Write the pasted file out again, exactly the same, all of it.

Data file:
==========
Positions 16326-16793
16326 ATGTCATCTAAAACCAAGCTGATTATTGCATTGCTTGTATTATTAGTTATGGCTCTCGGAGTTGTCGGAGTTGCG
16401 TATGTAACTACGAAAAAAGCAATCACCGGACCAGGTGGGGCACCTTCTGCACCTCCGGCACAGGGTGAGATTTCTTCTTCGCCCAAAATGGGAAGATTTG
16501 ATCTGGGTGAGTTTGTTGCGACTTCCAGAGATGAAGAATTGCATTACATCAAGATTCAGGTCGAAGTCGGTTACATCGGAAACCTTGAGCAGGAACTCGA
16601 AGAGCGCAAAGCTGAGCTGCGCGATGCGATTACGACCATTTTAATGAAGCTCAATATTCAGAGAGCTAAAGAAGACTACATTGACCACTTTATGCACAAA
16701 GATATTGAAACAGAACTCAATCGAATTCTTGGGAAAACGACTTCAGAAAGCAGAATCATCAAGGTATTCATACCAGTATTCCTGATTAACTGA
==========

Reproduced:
Positions 16326-16793
16326 ATGTCATCTAAAACCAAGCTGATTATTGCATTGCTTGTATTATTAGTTATGGCTCTCGGAGTTGTCGGAGTTGCG
16401 TATGTAACTACGAAAAAAGCAATCACCGGACCAGGTGGGGCACCTTCTGCACCTCCGGCACAGGGTGAGATTTCTTCTTCGCCCAAAATGGGAAGATTTG
16501 ATCTGGGTGAGTTTGTTGCGACTTCCAGAGATGAAGAATTGCATTACATCAAGATTCAGGTCGAAGTCGGTTACATCGGAAACCTTGAGCAGGAACTCGA
16601 AGAGCGCAAAGCTGAGCTGCGCGATGCGATTACGACCATTTTAATGAAGCTCAATATTCAGAGAGCTAAAGAAGACTACATTGACCACTTTATGCACAAA
16701 GATATTGAAACAGAACTCAATCGAATTCTTGGGAAAACGACTTCAGAAAGCAGAATCATCAAGGTATTCATACCAGTATTCCTGATTAACTGA